Sentimental Sunday

“Uncle Lee”

Leopold Alexander Bough (1893-1975) was best known for his weekly visits to his relatives with bags of goodies.  Every child and adult looked forward to having Uncle Lee at their home.   He was my Great Uncle born in 1893 in St. Croix, Danish West Indies, now a United States Territory. He worked as a salesman along-side his brothers for his father who was a Grocery Store owner on St. Croix.  By 1925 he left the Virgin Islands and came through Ellis Island, NY.  Unlike most immigrants that left the old World for a new life, my ancestors came with their culture, music, food, dance and dialect.  They were known as the “Proud West Indians.”  The family settled in New York between Harlem and The Bronx, where most of their relatives and friends from the Virgin Islands lived.

Because the family grew up tight-knit in the Virgin Islands, Uncle Lee was always eager to see his family so he scheduled weekly visits to see them.  He would take the long journey on the subway from the Bronx to Brooklyn or to Queens. By 7pm every Tuesday we would look forward to seeing him.  Our young faces would just brighten when we saw him.  I remember running and embracing him with the biggest hugs.  “Uncle Lee, Uncle Lee!!”  His visit would consist of bringing many goodies which we looked forward to: roasted peanuts, pretzels, candy apples, Bazooka gum, and Baseball Cards.  He knew how to make a child happy.   After being stuffed with all the goodies, we would be in a hurry to go to bed just to hear his bedtime stories.   He had plenty of stories in his head.  One story that I recall was titled  “one eye, two eye, and three eye.”  His stories did not come from a book instead straight from the heart, stories that taught history, culture, which included a song like, “Guava Berry and Cinnamon Jelly.”  These stories ended with his signature, “The Wheel Bend and the Story End.”  Oh how we cherished Uncle Lee!   He was never married and never had any of his own children.  But he had the neighborhood children and his many relatives who he touched with his kindness and dedication to family.  Leopold Alexander Bough died in Bronx, New York in 1975.  As I think of dear Uncle Lee it reminds me to reach out to my grandchildren to re-create the many memories that I have with my Uncle Lee.



By shelley dewese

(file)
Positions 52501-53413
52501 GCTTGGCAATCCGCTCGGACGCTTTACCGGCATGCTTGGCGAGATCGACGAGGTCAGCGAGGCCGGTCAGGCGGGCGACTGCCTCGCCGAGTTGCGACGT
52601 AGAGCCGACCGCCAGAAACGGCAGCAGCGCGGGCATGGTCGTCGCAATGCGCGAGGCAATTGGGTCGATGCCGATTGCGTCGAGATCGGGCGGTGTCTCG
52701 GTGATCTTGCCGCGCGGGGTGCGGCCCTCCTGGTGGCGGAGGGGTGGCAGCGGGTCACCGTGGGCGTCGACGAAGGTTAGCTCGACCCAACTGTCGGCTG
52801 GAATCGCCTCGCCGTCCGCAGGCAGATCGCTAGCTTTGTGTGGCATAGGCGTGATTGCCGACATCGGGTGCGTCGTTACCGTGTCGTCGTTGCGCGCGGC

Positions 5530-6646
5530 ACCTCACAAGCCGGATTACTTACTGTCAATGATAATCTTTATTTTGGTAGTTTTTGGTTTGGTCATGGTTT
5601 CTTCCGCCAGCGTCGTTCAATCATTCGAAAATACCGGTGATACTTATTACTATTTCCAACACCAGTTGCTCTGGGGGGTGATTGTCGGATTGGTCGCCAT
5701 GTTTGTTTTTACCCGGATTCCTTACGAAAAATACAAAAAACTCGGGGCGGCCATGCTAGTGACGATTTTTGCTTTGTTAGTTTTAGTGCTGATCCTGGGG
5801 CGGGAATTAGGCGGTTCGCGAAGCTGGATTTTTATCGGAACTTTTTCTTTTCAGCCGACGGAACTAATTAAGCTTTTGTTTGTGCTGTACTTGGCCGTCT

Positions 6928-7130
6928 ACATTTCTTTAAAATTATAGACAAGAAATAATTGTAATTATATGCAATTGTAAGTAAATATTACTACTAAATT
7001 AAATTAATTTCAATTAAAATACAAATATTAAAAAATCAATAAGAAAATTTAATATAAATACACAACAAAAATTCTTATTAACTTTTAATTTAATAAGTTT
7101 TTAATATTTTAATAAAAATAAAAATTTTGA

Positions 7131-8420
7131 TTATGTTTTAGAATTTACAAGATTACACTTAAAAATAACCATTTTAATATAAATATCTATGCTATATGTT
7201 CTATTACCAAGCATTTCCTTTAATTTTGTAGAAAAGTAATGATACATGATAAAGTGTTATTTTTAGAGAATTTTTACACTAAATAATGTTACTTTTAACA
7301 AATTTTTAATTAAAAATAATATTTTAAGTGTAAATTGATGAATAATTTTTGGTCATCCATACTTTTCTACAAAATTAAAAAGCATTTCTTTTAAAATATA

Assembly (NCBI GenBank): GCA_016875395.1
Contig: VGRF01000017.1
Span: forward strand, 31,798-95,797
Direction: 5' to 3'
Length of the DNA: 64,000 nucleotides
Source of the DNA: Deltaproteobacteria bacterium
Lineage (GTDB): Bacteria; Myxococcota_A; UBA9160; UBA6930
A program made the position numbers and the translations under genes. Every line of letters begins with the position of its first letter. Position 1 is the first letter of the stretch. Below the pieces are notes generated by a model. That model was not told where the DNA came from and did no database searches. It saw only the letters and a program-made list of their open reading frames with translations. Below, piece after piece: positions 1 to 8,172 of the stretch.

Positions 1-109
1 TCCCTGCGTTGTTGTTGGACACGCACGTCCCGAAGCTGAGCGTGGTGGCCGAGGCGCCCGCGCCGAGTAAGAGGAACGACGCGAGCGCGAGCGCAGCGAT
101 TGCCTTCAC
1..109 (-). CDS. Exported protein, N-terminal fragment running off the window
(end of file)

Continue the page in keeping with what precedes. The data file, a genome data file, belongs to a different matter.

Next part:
As I continue to search out my history, I am discovering how much I did not know. The more information that is disclosed about my ancestry, the more I learn and understand how I am the person that has evolved today. As a native New Yorker, with roots in Coastal Georgia and deep roots in the Danish West Indies, now the Virgin Islands of the United States or commonly referred to as the United States Virgin Islands, I have always had a yearning to return to my maternal homeland. In September of 1976, my family and I relocated back to St. Croix. While living in New York, I was always telling my friends about my trip back home, but here I was actually waking up every day, walking among the streets and people that I have identified myself with all of my life. At the time, I was not involved in any genealogical work, but I knew there was a missing link that became completed after I was offered the opportunity to transfer Danish documents into a database. That opened up my world and I realize that this was my niche. I now had the tools to explore and document my ancestry. Growing up, my mother always impressed upon her children the pride in being a “Bough”, which was her surname. Now I was able to track where that pride came from, through participating in family history projects and meeting new family, as we gathered together for the Bough Family Reunion on St. Croix in July of 2012. As I continued to research, I found my passion extending to photography. Sunsets and street art are my favorite features, as shown in my tumblr blog I also began blogging, and found that it has help me to improve my writing skills. Through the comments and well wishes, I have been encouraged to continue to write the stories and events of my life. Whether or not your roots trace back to the Danish West Indies, you will find a beautiful tapestry of life that reflects our “baseball and apple pie”. This site affords you the chance to transform yourself to a time during the Danish period (1734-1917) where life was both simple and complex. If you have any questions, comments, or need assistance in searching for a Danish West Indies ancestor, I invite you to drop me an email.

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